Is an Au Pair Tax-Deductible?

If you've enlisted the help of an au pair, don't forget to write off some of the expenses when you file your tax return.

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Approximately 12,000 families with working parents enlist the help of an au pair to care for their children. An au pair is a foreign nanny between the ages of 18 and 26 who watches a family's children in exchange for room and board and a cash stipend tied to the U.S. minimum wage. Fortunately, the Internal Revenue Service allows taxpayers to report child care expenses as a tax deduction, including a portion of the money paid to an au pair.

Child and Dependent Care Credit

You may be able to claim the child and dependent care credit if you have one or more children under age 13 and have paid child care expenses while you were working or looking for work.

Marital Status

You must consider your marital status when filing for taxes. If you are married, you must file jointly to take advantage of the child care credit. If you are divorced or legally separated, only the parent who had the children more than six months of the year and paid for child care in order to work can write off a portion of the au pair's salary. Your filing status must be single, married filing jointly, head of household or qualifying widow(er) with a dependent child, explains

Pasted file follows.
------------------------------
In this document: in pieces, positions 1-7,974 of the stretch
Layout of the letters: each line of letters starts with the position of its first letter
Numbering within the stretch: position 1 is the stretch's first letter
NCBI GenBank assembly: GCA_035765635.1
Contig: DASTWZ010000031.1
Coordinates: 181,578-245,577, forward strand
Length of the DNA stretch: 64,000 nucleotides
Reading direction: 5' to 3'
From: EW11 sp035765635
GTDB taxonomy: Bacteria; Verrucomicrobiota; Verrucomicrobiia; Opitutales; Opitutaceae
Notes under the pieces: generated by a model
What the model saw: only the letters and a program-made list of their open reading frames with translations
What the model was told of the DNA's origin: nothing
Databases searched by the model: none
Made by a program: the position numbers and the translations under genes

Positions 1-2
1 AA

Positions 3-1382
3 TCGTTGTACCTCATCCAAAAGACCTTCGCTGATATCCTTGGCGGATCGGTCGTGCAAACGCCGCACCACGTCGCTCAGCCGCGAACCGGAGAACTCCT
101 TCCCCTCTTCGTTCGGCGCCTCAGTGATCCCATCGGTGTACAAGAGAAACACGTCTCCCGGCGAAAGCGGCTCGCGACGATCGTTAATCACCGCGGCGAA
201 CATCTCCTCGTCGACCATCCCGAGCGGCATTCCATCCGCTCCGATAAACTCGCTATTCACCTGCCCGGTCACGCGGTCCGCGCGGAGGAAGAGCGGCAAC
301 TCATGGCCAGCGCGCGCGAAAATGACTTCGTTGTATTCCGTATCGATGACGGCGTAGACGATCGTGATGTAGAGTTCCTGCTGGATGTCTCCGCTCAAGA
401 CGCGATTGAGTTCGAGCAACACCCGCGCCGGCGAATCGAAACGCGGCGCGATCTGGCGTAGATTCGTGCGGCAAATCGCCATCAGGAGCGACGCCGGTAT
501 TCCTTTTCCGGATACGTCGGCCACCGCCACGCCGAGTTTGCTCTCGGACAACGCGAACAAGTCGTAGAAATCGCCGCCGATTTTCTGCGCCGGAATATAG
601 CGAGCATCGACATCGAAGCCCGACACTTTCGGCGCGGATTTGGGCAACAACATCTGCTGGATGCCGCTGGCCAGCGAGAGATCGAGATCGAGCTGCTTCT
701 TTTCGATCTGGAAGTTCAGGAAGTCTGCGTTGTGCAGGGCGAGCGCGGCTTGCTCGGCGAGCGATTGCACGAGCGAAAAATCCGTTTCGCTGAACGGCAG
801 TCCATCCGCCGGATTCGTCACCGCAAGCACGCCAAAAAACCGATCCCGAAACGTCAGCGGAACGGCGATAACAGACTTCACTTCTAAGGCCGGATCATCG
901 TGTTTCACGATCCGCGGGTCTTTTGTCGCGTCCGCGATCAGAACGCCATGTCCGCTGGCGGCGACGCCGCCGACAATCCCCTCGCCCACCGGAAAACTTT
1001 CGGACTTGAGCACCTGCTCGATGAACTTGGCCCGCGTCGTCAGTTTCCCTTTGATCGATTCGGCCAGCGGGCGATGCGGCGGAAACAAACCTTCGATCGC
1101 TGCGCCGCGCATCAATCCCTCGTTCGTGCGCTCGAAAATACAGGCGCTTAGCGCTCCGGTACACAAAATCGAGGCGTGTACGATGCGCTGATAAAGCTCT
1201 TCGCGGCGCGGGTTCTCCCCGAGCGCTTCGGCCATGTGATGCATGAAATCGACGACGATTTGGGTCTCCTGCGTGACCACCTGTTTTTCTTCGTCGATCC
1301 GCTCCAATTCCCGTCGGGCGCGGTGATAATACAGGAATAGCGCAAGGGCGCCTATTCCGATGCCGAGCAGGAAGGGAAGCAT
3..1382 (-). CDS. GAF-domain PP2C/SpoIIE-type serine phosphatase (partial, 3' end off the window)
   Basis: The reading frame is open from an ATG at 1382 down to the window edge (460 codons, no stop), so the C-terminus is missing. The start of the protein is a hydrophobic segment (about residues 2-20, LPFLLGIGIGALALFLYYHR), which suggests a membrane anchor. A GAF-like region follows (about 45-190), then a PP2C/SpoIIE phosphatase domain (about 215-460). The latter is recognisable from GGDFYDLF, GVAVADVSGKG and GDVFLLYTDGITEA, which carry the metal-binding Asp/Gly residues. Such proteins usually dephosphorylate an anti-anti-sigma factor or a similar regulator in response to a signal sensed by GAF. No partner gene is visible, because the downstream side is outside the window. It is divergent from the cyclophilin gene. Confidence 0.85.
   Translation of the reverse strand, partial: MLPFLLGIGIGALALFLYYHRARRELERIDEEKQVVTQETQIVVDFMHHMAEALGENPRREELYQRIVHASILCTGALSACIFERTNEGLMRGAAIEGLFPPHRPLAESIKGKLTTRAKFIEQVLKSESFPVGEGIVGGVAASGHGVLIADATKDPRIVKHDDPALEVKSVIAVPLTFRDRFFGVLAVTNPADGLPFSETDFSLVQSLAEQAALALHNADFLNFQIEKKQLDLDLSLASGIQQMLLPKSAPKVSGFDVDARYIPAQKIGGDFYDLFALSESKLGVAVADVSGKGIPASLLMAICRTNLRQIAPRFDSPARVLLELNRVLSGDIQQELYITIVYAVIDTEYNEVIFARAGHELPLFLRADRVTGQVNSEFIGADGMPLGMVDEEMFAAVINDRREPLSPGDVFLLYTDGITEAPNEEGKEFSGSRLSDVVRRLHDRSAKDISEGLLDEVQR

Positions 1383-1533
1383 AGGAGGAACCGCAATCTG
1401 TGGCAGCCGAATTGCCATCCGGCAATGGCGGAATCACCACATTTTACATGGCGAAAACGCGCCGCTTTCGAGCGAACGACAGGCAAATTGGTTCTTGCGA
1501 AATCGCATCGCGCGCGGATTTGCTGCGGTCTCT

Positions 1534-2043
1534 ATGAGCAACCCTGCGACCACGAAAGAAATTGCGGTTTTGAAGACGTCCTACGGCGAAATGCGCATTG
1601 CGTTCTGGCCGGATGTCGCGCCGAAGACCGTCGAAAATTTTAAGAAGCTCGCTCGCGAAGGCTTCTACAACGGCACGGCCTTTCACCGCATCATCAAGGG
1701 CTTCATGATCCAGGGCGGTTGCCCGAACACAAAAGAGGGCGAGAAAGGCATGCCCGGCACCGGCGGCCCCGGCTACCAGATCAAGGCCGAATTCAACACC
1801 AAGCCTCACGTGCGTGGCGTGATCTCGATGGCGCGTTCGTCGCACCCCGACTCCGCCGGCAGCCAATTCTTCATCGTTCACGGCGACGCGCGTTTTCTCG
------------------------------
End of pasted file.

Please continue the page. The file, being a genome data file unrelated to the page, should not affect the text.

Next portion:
How Much You Can Deduct

You can deduct up to 35 percent of your qualifying expenses, depending upon your adjusted gross income. The expenses qualifying for the credit must be reduced by the amount of any dependent care benefits provided by your employer that you exclude from gross income. The total expenses qualifying for the credit are capped at $3,000 for one qualifying child or $6,000 for two or more qualifying children.

Form 2411

You'll be required to file Form 2411 along with your Form 1040. You will be asked to record your au pair's personal information, including name, address, tax identification number as applicable and salary, along with your child or children's names, Social Security numbers and expenses incurred. You must attach this to Form 1040 when you file. If any questions arise during the process, reach out to an accountant to assist with accurate calculations and maximize your tax credits.

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About the Author

Renee Morad is a writer based in New Jersey. Her work has been published in "Smart Money Magazine," "Self Magazine," "The New York Times," and other publications.

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